mHealth and Sustainable Change December 8, 2011 LeAnna J. Carey

Not many of us have an extra hour to spare, but one Twitter chat that you may want to squeeze into your schedule is #leadershipchat on Tuesday evenings at 8PM EST, co-hosted by author and CEO of C-Level Strategies, Inc., Lisa Petrilli and, The Connection Agent, Steve Woodruff.  Last night, the subjects were – Is It Too Late For Today’s CEOs? and The Future of Leadership – with guest hosts Ted Coine (@tedcoine) and Shawn Murphy (@shawmu).  You’ll find that this chat is fast moving and most participants have executive experience under their belts.  Last night’s content prompted me to the larger questions that face healthcare executives – what are the solutions that will help our healthcare system in an industry that has been slow to innovate?


The answers will not come from the top down old guard, but from those companies and leaders that are investing in innovation to adapt to the changing needs and behaviors of the consumer.  This week in Washington, D.C. at the mHealth SummitRichard Migliori, EVP of UnitedHealth Group, emphasized that sustainable change will come from tools that will help the health system perform better – tools that adapt to the patient’s lifestyle and the physician’s workflow.  During his exceptional presentation he made the following statements that capture the value of mHealth:


  1. We see mHealth as being the best promise for creating sustainable change within healthcare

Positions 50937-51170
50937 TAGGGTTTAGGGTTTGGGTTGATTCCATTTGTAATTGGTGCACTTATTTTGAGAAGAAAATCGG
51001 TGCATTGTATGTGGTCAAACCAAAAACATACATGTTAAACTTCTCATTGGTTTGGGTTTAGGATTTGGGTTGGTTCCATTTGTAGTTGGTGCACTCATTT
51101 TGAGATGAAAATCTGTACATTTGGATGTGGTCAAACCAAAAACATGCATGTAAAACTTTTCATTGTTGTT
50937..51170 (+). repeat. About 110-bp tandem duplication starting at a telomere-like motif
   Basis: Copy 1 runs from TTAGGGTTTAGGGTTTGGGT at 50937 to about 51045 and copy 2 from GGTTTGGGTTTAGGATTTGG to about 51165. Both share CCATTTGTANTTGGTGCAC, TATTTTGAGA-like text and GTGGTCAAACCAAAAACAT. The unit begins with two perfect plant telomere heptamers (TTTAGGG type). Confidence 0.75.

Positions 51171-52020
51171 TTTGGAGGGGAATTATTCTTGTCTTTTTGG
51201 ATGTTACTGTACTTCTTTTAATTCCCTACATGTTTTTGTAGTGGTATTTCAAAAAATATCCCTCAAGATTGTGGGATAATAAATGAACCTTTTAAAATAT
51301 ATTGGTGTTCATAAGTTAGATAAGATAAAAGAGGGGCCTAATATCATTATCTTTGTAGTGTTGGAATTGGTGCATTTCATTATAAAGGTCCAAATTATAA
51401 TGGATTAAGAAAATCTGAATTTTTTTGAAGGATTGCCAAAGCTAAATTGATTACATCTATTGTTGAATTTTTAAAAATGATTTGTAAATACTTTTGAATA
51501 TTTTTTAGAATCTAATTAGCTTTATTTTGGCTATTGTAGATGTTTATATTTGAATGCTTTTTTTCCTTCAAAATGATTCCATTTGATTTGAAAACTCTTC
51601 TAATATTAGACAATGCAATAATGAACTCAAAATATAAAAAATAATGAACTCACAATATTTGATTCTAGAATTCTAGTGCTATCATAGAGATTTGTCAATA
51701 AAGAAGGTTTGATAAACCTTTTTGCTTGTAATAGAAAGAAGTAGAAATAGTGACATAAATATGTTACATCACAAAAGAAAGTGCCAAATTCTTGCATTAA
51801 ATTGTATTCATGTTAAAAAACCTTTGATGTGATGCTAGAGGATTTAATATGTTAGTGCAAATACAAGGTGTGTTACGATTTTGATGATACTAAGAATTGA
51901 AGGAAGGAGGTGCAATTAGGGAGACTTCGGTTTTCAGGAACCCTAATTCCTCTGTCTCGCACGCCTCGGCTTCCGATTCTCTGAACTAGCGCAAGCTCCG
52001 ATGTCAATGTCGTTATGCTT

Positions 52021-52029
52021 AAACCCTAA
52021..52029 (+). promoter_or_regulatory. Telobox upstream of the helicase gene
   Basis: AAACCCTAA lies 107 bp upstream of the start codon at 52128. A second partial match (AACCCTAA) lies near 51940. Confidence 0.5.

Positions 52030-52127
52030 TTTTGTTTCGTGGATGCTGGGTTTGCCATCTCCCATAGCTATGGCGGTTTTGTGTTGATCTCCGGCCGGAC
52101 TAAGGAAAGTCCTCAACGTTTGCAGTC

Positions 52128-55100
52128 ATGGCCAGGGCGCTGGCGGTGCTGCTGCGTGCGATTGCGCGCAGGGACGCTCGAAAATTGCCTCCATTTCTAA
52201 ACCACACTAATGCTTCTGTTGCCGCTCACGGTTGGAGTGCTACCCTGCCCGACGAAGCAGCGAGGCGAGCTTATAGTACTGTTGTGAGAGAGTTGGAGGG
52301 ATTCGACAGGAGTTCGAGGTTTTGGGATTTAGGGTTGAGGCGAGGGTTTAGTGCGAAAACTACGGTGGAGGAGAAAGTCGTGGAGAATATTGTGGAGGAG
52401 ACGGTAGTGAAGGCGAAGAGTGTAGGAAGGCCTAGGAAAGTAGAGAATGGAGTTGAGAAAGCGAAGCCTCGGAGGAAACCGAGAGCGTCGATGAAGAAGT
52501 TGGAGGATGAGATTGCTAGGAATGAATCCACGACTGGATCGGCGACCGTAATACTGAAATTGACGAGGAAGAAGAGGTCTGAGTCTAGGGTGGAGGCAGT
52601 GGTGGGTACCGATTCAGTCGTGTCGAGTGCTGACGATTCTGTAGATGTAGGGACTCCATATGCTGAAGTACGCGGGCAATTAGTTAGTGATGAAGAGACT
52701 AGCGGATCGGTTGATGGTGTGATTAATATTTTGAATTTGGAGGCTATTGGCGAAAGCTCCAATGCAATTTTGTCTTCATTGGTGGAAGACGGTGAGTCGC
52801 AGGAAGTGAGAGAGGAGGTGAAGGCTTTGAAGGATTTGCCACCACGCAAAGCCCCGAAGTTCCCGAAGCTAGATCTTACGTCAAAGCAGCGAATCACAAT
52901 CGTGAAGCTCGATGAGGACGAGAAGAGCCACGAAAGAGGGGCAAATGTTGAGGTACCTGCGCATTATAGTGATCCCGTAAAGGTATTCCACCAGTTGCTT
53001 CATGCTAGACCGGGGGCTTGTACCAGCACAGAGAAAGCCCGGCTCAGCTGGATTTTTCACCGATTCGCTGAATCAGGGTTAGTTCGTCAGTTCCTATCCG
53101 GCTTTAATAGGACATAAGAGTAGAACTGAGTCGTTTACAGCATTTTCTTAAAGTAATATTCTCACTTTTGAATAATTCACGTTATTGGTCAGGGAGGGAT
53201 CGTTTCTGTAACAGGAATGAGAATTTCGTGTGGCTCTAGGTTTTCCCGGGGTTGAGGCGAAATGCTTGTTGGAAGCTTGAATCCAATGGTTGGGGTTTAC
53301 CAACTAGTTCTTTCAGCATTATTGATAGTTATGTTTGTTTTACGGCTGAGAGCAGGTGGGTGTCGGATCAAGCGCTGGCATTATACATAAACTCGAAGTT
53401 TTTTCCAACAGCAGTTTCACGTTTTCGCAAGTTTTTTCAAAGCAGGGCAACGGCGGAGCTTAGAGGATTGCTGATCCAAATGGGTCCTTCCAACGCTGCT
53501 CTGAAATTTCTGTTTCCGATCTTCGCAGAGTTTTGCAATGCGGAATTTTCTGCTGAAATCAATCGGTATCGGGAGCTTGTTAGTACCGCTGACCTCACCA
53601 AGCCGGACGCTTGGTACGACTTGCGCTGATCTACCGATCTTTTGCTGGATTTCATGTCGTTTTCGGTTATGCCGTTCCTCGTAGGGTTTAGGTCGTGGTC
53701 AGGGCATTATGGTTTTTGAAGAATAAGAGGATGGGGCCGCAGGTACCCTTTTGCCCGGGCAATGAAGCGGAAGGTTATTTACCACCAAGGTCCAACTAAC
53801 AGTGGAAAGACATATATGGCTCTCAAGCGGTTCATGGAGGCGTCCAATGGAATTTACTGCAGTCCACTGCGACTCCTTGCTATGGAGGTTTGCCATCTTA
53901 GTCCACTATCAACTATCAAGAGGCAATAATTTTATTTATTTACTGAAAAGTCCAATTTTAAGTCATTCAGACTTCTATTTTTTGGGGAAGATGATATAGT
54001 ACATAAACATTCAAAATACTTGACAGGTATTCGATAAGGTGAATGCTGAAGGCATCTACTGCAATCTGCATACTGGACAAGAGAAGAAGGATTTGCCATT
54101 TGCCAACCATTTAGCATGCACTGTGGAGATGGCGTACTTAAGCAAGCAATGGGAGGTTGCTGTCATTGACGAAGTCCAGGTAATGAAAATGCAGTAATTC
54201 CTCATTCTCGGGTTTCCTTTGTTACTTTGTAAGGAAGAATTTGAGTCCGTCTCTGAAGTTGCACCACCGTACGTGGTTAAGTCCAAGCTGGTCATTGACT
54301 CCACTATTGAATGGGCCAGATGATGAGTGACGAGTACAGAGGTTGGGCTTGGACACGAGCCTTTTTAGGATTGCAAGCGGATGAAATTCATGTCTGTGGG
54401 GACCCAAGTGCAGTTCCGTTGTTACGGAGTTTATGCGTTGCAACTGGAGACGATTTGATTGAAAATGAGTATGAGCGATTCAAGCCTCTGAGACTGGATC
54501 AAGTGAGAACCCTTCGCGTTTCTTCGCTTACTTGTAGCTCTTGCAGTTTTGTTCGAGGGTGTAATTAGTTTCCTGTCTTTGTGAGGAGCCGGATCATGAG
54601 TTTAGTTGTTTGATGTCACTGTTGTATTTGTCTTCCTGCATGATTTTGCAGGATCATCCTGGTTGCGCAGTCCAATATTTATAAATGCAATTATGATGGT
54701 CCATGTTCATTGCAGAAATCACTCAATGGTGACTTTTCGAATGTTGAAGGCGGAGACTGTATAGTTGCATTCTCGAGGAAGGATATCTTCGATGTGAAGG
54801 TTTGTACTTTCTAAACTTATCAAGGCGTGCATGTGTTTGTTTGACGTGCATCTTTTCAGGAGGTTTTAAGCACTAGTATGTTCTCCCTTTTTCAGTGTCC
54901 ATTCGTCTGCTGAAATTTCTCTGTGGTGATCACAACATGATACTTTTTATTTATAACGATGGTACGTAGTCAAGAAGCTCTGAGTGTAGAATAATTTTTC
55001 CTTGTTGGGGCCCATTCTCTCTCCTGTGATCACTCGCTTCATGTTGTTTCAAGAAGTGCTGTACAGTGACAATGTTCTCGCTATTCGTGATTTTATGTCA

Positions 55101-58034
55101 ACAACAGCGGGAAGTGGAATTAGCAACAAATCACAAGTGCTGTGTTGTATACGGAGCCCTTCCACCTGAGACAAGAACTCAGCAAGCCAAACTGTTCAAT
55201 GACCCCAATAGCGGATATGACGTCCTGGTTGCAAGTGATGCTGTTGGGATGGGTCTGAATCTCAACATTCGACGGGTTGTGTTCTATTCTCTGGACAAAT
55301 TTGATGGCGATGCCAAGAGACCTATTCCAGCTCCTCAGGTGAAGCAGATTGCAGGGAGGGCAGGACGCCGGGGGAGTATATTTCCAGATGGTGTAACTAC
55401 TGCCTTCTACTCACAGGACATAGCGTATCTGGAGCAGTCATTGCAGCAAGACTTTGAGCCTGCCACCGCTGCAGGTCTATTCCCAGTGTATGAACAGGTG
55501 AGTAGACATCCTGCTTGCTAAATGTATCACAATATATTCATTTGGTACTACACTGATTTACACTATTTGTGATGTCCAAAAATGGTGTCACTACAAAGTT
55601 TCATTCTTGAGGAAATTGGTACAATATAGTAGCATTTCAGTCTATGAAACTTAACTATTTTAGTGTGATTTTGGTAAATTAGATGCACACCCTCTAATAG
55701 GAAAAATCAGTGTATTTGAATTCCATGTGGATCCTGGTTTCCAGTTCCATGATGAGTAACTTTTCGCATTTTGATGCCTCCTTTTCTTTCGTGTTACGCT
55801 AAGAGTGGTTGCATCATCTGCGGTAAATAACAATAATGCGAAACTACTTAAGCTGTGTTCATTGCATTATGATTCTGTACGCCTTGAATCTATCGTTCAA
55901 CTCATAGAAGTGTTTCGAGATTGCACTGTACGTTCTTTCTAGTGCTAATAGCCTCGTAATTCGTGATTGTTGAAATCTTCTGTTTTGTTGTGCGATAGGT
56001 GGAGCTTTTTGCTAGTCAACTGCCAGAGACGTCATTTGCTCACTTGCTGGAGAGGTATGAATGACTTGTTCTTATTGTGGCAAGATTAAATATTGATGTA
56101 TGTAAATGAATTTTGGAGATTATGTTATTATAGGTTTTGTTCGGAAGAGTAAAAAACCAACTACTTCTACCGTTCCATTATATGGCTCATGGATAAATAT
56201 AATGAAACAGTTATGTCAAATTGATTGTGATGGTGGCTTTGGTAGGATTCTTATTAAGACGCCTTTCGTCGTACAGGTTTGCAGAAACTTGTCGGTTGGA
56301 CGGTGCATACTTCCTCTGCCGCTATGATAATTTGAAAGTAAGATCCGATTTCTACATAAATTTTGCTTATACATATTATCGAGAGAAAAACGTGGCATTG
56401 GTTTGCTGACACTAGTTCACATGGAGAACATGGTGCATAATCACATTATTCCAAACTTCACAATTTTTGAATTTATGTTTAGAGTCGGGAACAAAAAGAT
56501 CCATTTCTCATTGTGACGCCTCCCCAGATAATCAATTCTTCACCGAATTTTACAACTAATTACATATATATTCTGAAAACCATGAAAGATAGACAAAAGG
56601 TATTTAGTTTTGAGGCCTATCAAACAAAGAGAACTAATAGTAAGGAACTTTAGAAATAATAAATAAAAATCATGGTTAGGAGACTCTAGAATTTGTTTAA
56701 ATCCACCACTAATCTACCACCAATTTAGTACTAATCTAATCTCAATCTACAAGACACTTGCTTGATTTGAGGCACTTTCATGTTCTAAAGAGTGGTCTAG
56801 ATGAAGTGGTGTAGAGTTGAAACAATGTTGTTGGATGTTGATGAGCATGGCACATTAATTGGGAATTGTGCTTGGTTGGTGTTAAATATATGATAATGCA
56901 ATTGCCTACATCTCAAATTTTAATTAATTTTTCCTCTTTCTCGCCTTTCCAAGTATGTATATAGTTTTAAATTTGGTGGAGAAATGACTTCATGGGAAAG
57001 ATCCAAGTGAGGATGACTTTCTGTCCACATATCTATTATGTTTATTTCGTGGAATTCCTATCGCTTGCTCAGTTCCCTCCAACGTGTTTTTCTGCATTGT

2. We must do more than increase access… it must be affordable
  3. mHealth is a means to connect with actionable information
  4. We have invested in high powered analytics, to help us understand the needs of individuals; we can get down to the issues of what they have, what’s been done for them, and still what needs to be done – the problem has been getting people to pay attention to that information
  5. mHealth tools, those personal communication devices, where people have adopted them into their lifestyle – a year ago it was promising, now it is delivering


Regarding the future of leadership in the healthcare sector, sustainable change will come from those leaders that invest in good ideas that factor lifestyle into the innovation equation.  While today’s CEOs stand to lose a lot if they are not equipped with a rapid product development team or neglect to design solutions around the “social” side of how people interact – the biggest mistake will be not realizing that innovation is possible beyond the halls of the C-Suite.

“We believe that there is no more powerful force for innovation than America’s entrepreneurs…”
Kathleen Sebelius, Secretary of Health and Human Services – mHealth Summit, 2011


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